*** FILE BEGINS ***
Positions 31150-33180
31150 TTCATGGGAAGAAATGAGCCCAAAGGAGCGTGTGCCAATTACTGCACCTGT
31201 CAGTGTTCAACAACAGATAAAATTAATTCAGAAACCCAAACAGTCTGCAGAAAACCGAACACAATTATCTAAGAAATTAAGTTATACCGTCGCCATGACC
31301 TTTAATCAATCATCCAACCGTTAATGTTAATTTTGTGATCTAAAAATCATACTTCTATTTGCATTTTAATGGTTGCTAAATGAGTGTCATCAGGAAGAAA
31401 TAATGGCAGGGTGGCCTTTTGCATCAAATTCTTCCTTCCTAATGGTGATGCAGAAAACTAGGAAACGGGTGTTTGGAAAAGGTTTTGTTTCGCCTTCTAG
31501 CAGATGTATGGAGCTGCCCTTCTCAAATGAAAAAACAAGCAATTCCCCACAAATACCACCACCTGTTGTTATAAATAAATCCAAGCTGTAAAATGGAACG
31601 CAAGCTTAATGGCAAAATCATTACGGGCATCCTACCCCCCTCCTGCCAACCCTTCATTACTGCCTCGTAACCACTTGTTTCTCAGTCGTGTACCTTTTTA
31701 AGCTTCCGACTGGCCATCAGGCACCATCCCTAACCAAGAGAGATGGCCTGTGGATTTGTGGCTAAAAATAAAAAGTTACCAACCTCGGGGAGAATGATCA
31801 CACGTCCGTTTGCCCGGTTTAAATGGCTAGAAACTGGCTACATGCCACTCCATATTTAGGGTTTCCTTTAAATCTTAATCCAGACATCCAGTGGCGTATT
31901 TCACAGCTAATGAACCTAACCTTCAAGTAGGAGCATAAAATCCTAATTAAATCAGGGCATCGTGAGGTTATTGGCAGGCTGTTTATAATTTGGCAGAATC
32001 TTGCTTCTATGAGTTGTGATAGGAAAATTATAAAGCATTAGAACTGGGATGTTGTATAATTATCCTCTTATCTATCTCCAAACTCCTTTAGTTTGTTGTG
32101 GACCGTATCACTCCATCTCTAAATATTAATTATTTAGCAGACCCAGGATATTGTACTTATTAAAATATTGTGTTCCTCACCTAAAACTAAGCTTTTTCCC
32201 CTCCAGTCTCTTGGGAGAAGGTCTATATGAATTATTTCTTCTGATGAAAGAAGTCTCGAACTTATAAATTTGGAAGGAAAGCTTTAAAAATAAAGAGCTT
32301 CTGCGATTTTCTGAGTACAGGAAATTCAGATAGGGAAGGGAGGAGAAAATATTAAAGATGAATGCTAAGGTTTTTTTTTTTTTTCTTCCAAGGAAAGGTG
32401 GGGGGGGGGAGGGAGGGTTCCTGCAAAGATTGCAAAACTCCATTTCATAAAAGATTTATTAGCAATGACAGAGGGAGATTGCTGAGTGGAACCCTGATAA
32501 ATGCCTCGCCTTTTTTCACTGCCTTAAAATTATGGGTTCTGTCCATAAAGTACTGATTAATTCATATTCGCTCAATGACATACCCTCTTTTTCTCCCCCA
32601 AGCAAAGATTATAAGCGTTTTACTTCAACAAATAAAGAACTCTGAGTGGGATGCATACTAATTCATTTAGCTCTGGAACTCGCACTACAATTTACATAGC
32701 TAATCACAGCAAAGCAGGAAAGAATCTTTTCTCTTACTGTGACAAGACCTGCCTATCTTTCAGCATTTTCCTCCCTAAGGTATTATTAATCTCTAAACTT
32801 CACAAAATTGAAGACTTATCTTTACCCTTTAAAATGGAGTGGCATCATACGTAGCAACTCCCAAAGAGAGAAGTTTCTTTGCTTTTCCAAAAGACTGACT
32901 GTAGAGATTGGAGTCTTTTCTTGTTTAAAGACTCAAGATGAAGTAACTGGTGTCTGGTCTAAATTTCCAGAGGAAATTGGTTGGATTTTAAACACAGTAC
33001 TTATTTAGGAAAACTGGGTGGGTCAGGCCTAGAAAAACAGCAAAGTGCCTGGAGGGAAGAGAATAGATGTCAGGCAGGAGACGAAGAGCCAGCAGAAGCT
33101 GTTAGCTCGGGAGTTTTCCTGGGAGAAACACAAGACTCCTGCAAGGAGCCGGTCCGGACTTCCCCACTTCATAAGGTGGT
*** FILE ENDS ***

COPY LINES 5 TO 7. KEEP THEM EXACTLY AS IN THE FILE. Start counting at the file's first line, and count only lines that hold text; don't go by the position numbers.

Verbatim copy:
31401 TAATGGCAGGGTGGCCTTTTGCATCAAATTCTTCCTTCCTAATGGTGATGCAGAAAACTAGGAAACGGGTGTTTGGAAAAGGTTTTGTTTCGCCTTCTAG
31501 CAGATGTATGGAGCTGCCCTTCTCAAATGAAAAAACAAGCAATTCCCCACAAATACCACCACCTGTTGTTATAAATAAATCCAAGCTGTAAAATGGAACG
31601 CAAGCTTAATGGCAAAATCATTACGGGCATCCTACCCCCCTCCTGCCAACCCTTCATTACTGCCTCGTAACCACTTGTTTCTCAGTCGTGTACCTTTTTA